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Capital Gains Tax: India-Mauritius Tax Treaty

20 Jul 2011

The Supreme Court in the case of Azadi Bachao Andolan had laid out that pursuant to the Tax Treaty between India and Mauritius, and administrative circulars issued clarifying the test for Mauritius tax residency for the purpose of securing Treaty benefits, specifically in context of income from capital gains, as long as a Mauritius entity held a valid tax residency certificate, it was eligible for Treaty benefits, ie exemption from tax in India on any gains arising from the transfer of shares held in an Indian entity. Taxand India looks at a recent ruling from the Bombay High Court that supersedes this judgement.

The decision of the Bombay High Court seems to suggest that capital gains tax
benefit under the India-Mauritius tax treaty is not an open and shut case and is subsequent to the Supreme Court ruling.

For the full article, and facts of the case, please click here.

Taxand's Take

At first brush the ruling would suggest that the taxpayers could not succeed due to the construct of the JVA and SHA, and that the Supreme Court ruling in the case of Azadi Bachao Andolan appears to be appropriately distinguished.

A closer reading indicates otherwise. Even in absence of JVAs and SHAs, or even if these are executed by a Mauritius entity itself, it would be difficult to walk away from a conclusion that a Mauritius holding / investment entity ultimately operates and exercises control on its Indian shareholding under the direction, and for the ultimate benefit, of its non-Mauritius parent. If that be so, this judgment provides a basis for the Revenue to 'distinguish' the Supreme Court ruling and generally seek to tax gains accruing to Mauritius investment vehicles.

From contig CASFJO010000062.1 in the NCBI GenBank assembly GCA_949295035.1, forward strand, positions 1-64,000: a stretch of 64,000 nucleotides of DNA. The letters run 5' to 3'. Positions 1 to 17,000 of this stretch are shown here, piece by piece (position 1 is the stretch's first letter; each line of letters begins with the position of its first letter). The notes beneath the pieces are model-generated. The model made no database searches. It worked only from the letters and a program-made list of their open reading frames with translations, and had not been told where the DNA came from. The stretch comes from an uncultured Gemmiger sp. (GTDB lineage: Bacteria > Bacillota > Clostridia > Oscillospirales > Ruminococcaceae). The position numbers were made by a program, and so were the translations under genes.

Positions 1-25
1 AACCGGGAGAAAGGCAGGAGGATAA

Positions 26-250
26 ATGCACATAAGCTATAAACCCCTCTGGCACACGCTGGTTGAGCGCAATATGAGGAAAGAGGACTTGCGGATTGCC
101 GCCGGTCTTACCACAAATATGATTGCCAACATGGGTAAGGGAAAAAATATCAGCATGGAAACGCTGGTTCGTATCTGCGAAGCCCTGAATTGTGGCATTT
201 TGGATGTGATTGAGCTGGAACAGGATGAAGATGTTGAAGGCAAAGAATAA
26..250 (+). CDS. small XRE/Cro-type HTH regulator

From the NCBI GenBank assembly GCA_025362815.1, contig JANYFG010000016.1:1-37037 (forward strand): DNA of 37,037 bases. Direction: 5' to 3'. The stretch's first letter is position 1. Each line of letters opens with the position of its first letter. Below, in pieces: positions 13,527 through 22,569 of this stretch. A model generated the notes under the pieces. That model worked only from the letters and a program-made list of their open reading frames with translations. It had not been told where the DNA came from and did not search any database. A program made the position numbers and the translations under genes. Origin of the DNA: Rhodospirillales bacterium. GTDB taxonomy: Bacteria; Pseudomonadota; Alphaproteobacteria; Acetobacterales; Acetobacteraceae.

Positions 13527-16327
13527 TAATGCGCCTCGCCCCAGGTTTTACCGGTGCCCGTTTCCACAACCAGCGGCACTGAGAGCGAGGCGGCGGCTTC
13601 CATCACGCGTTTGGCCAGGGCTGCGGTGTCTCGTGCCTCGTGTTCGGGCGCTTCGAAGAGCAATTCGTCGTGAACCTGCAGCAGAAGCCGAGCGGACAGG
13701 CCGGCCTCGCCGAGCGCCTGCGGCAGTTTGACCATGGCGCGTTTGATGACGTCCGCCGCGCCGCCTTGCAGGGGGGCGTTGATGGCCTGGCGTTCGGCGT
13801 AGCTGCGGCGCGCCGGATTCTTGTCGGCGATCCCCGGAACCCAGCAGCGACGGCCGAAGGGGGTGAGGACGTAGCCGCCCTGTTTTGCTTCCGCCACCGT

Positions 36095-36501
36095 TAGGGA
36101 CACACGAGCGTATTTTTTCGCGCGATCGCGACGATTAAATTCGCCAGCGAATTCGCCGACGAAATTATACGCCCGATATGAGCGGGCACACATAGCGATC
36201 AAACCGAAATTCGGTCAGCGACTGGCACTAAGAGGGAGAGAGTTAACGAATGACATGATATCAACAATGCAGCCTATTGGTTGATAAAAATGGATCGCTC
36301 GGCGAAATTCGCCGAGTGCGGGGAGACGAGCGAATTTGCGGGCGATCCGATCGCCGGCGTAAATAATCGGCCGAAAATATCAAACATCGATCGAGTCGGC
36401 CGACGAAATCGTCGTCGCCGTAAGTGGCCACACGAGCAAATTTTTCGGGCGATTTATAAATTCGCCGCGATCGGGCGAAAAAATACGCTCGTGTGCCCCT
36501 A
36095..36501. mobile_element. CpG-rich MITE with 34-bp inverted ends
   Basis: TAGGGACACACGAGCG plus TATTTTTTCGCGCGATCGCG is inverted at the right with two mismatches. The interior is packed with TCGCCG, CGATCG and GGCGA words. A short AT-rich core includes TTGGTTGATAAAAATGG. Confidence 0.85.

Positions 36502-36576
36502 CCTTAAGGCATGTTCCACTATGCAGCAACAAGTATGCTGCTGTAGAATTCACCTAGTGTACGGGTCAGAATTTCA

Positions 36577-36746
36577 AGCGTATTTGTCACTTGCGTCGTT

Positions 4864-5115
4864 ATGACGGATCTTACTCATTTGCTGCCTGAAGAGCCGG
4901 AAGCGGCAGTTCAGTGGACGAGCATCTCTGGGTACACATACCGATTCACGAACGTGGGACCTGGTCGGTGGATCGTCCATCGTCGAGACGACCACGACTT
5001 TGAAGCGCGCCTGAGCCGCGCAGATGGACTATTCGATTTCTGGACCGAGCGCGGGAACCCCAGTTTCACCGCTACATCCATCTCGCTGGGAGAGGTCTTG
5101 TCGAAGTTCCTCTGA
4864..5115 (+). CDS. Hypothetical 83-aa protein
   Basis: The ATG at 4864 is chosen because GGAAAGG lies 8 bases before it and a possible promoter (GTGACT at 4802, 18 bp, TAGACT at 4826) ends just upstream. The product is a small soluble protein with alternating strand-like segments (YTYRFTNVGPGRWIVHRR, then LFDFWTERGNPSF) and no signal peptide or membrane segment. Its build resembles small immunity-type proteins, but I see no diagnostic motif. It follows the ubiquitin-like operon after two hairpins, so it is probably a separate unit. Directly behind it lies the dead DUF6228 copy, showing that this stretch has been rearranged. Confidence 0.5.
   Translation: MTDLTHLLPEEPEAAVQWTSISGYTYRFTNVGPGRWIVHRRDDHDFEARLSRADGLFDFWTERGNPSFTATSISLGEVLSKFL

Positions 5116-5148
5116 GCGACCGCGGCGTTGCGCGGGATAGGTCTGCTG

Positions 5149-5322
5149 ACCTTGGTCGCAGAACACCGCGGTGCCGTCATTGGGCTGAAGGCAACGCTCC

The onus now seems to be placed on the tax payer for obtaining withholding orders, in connection with the level and nature of information / disclosure / documentation to be submitted. Where tax payers normally expected that their obligation on tax liability in respect of income of the non-resident would get extinguished on payment of appropriate Revenue directed withholding tax, the same cannot be necessarily expected going forward.

All in all, though the observations of the Court are in respect of a writ jurisdiction, and this is not a final ruling on merits, they will have a significant impact on how the Revenue now proceeds on similar matters. This is a significant set-back for tax payers in general.

Your Taxand contacts for further queries are:
Frank D'souza
T. +91 124 339 5010

Jignesh Shah
T. +91 124 339 5010

Gaurav Tijoriwalla
T. +91 124 339 5010

Taxand's Take Author